LINQ to Objects supports queries on string objects but when I use code such as below:

string SomeText = "this is some text in a string";
return SomeText.Take(6).ToString();

All I get is:


This is discussed as an "accident" in this question but this is what I am actually trying to do and I cannot find it through search anywhere.

I know there are other ways to manipulate strings but then I also know you can do some really cool tricks with LINQ and I just would like to know if there is a way to trim a string to a certain length with LINQ?

6 Answers 6


There's no method built in to System.Linq to do this, but you could write your own extension method fairly easily:

public static class StringExtensions
    public static string ToSystemString(this IEnumerable<char> source)
        return new string(source.ToArray());

Unfortunately, because object.ToString exists on all .NET objects, you would have to give the method a different name so that the compiler will invoke your extension method, not the built-in ToString.

As per your comment below, it's good to question whether this is the right approach. Because String exposes a lot of functionality through its public methods, I would implement this method as an extension on String itself:

/// <summary>
/// Truncates a string to a maximum length.
/// </summary>
/// <param name="value">The string to truncate.</param>
/// <param name="length">The maximum length of the returned string.</param>
/// <returns>The input string, truncated to <paramref name="length"/> characters.</returns>
public static string Truncate(this string value, int length)
    if (value == null)
        throw new ArgumentNullException("value");
    return value.Length <= length ? value : value.Substring(0, length);

You would use it as follows:

string SomeText = "this is some text in a string";
return SomeText.Truncate(6);

This has the advantage of not creating any temporary arrays/objects when the string is already shorter than the desired length.

  • Thanks. And this is an "ok" way to do things? Its part of a larger system where I am passing around a StringBuilder and .Append()ing a lot of data to generate a file. I know I shouldn't prematurely optimize but is using LINQ in the way you are suggesting wasting a lot of cpu/memory when there is a simpler way to do this? Put simply: Would you use this code to trim a string to a certain length in your own project?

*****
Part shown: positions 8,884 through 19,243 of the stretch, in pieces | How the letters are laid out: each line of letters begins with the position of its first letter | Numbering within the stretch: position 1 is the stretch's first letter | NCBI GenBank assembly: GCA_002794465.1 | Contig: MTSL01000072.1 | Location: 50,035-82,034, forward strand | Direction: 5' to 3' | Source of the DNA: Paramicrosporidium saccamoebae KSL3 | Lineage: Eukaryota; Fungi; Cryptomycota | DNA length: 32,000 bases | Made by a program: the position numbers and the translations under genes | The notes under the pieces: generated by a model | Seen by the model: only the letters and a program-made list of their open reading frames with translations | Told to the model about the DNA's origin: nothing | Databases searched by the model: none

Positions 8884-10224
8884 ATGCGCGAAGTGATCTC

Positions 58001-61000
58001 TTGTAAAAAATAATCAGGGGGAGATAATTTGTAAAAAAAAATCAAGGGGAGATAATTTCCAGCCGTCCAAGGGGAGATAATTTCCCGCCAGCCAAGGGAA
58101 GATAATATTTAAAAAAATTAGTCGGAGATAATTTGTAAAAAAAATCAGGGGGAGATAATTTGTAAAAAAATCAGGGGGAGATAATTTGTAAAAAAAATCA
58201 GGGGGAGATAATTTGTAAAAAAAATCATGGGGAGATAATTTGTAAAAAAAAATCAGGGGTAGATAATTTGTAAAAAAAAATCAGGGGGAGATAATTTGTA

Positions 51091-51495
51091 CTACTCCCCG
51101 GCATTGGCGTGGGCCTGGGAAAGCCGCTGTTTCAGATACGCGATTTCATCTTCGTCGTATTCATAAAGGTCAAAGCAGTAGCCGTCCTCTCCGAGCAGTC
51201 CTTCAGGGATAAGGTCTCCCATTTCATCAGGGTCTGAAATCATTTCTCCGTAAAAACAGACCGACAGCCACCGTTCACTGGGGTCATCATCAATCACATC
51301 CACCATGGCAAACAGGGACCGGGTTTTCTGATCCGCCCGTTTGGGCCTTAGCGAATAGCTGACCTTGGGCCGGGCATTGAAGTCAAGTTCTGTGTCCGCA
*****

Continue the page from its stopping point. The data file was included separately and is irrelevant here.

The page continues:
– rtpHarry
    May 21, 2011 at 18:54
  • 1
    @rtpHarry Good question; I personally wouldn't use LINQ to accomplish this, and have updated my answer with the approach I would choose. May 21, 2011 at 19:18
  • Thanks for your additional feedback, I will update my code based on this :)
    – rtpHarry
    May 21, 2011 at 19:52

Just create string

string res = new string(SomeText.Take(6).ToArray());

Also pay attention to string native methods

string res = SomeText.Substring(0, 6);
  • 4
    Substring will throw if SomeText is shorter than six characters; I assumed that the OP wanted a method that behaved like Take (i.e., returns at most that many characters, but fewer (with no exception) if the input string is shorter). May 21, 2011 at 19:19

I've run into this myself a few times and use the following:


SomeText.Take(6) will returns an IEnumerable of char of char, and ToString method will not return the suspected string you need to call it like the following:

string [] array = SomeText.Take(6).ToArray();
string result = new string(array);

I found this question when I was looking up about LINQ and string.

You can use IEnumerable<char> instead of string in returning data type. You can also learn more about it at How to query for characters in a string (LINQ) (C#)

And here is the solution.

public class Program
    public static void Main()
        foreach (var c in LinqString())

    private static IEnumerable<char> LinqString()
        //This is Okay too...
        //IEnumerable<char> SomeText = "this is some text in a string";

        string SomeText = "this is some text in a string";
        return SomeText.Skip(4).Take(6);

with C# 8 and later...

grab the last 6 digits (fails if the input is less than 8 chars)

string SomeText = "this is some text in a string";
string result =  SomeText[^6..];

a protected version that will handle strings less then 6 chars...

string SomeText = "this is some text in a string";
string result = SomeText[^(Math.Min(6, SomeText.Length))..];

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